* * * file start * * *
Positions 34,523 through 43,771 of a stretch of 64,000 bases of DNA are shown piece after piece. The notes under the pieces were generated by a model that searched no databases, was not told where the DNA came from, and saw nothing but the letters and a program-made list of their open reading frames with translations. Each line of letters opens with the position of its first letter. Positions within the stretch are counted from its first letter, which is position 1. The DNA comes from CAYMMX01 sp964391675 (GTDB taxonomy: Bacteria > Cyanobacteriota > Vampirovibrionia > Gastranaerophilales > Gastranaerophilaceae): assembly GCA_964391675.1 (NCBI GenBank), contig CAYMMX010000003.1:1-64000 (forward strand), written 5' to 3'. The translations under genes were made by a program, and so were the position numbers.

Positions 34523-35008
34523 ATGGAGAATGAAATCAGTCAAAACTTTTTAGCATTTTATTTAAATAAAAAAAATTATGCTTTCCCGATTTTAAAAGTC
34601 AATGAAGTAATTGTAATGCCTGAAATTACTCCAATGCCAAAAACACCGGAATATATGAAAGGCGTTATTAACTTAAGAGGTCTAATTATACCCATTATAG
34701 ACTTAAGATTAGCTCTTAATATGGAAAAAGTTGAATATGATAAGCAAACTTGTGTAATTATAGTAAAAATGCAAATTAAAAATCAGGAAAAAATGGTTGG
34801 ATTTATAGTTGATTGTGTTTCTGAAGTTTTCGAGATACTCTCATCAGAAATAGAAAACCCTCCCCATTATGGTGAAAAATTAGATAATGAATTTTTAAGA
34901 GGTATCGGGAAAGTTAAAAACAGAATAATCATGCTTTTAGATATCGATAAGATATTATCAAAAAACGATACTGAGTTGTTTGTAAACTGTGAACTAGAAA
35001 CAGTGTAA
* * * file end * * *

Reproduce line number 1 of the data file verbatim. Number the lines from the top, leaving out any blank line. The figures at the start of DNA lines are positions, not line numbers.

Positions 34,523 through 43,771 of a stretch of 64,000 bases of DNA are shown piece after piece. The notes under the pieces were generated by a model that searched no databases, was not told where the DNA came from, and saw nothing but the letters and a program-made list of their open reading frames with translations. Each line of letters opens with the position of its first letter. Positions within the stretch are counted from its first letter, which is position 1. The DNA comes from CAYMMX01 sp964391675 (GTDB taxonomy: Bacteria > Cyanobacteriota > Vampirovibrionia > Gastranaerophilales > Gastranaerophilaceae): assembly GCA_964391675.1 (NCBI GenBank), contig CAYMMX010000003.1:1-64000 (forward strand), written 5' to 3'. The translations under genes were made by a program, and so were the position numbers.